In a series of Tweets calling the Hollywood star ‘over-rated’ and a ‘Hillary flunky’, Trump specifically denied that he had mocked Serge Kovalesky:


The photos above, and the video below, contradict Trump. The photo shows Trump imitating Kovaleski’s disability almost exactly. Below the video is an explanation from Wikipedia of the dispute between them.

From Wikipedia:

After candidate Donald J. Trump’s assertion (made in a speech delivered on November 21, 2015) that

“I watched when the World Trade Center came tumbling down. And I watched in Jersey City, New Jersey where thousands and thousands of people were cheering as that building was coming down, thousands of people were cheering, so something is going on. We got to find out what it is. I do want surveillance”

was met with widespread disbelief, the Trump campaign pointed to Kovaleski’s September 18, 2001 report for the Washington Post (co-authored with Fredrick Kunkle) that “law enforcement authorities detained and questioned a number of people who were allegedly seen celebrating the attacks and holding tailgate-style parties on rooftops while they watched the devastation” as substantiation of the claim.

Kovaleski issued the following written statement in response to the Trump campaign’s adoption of his report as factual basis for their candidate’s assertion that thousands of Muslims in the U.S. publicly celebrated the destruction of the World Trade Center, a claim Trump has used to support his call for the surveillance of mosques and the establishment of a registry for U.S. Muslims: “I certainly do not remember anyone saying that thousands or even hundreds of people were celebrating. That was not the case, as best as I can remember.”

This statement by Kovaleski prompted Trump to remark in a November 25, 2015 speech given in South Carolina, “You’ve got to see this guy: ‘Uhh, I don’t know what I said. Uhh, I don’t remember,’ he’s going like ‘I don’t remember. Maybe that’s what I said.'” Trump bent his wrist severely and flailed his arms repeatedly as he spoke giving many viewers the impression that his intent was not only to ridicule the reporter’s words but also to mock the physical appearance of Kovaleski, who has arthrogryposis.

Trump later stated that he could not have been mocking Kovaleski’s disability because he did not know what Kovaleski looked like. Kovaleski responded by claiming that he had been on a first-name basis with Trump and had had perhaps a dozen face-to-face encounters with him, including interviews and press conferences, while reporting on Trump for the New York Daily News.

Meryl Streep Speaks Truth About Trump

Meryl Streep’s speech at the Golden Globes ceremony in Hollywood last night says it all about the monstrosity about to lead the United States, the calamity that is about to overcome the world. When you read this remember, before Hitler went for the socialists, communists, liberals, gypsies and Jews, he went for the disabled. He did that because they were the weakest in society, he calculated few would protest and that would make his pursuit of his other enemies easier. There was method in his madness:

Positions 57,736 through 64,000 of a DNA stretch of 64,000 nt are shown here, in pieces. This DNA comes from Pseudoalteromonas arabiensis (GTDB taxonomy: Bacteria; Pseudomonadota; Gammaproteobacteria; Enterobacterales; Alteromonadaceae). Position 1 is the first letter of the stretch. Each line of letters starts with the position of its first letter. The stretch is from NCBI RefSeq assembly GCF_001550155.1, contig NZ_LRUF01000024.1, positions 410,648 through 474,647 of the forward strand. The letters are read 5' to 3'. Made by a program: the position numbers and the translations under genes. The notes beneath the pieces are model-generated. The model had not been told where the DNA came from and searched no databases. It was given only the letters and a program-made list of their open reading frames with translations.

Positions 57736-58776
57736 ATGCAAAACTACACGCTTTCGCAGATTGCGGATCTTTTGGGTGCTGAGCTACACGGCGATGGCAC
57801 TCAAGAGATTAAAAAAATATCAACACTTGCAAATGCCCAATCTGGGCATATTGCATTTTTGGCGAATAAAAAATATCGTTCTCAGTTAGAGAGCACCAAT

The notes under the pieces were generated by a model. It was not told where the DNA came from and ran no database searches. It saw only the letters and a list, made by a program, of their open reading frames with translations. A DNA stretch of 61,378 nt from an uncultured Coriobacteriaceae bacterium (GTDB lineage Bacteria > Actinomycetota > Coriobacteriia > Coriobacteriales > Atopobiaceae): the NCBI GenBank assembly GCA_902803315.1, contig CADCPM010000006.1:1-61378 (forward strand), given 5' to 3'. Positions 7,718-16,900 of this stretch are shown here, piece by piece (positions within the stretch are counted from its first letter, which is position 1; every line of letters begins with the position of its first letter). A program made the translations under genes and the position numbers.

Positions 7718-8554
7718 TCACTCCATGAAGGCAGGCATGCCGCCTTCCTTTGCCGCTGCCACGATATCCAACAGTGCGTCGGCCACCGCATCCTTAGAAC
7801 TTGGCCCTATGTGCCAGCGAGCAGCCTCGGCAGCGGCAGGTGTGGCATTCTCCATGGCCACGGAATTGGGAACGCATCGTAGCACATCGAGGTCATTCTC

Please sit down. Thank you. I love you all. You’ll have to forgive me. I’ve lost my voice in screaming and lamentation this weekend. And I have lost my mind sometime earlier this year, so I have to read.

Thank you, Hollywood Foreign Press. Just to pick up on what Hugh Laurie said: You and all of us in this room really belong to the most vilified segments in American society right now. Think about it: Hollywood, foreigners and the press.

But who are we, and what is Hollywood anyway? It’s just a bunch of people from other places. I was born and raised and educated in the public schools of New Jersey. Viola was born in a sharecropper’s cabin in South Carolina, came up in Central Falls, Rhode Island; Sarah Paulson was born in Florida, raised by a single mom in Brooklyn. Sarah Jessica Parker was one of seven or eight kids in Ohio. Amy Adams was born in Vicenza, Italy. And Natalie Portman was born in Jerusalem. Where are their birth certificates? And the beautiful Ruth Negga was born in Addis Ababa, Ethiopia, raised in London — no, in Ireland I do believe, and she’s here nominated for playing a girl in small-town Virginia.

Ryan Gosling, like all of the nicest people, is Canadian, and Dev Patel was born in Kenya, raised in London, and is here playing an Indian raised in Tasmania. So Hollywood is crawling with outsiders and foreigners. And if we kick them all out you’ll have nothing to watch but football and mixed martial arts, which are not the arts.

They gave me three seconds to say this, so: An actor’s only job is to enter the lives of people who are different from us, and let you feel what that feels like. And there were many, many, many powerful performances this year that did exactly that. Breathtaking, compassionate work.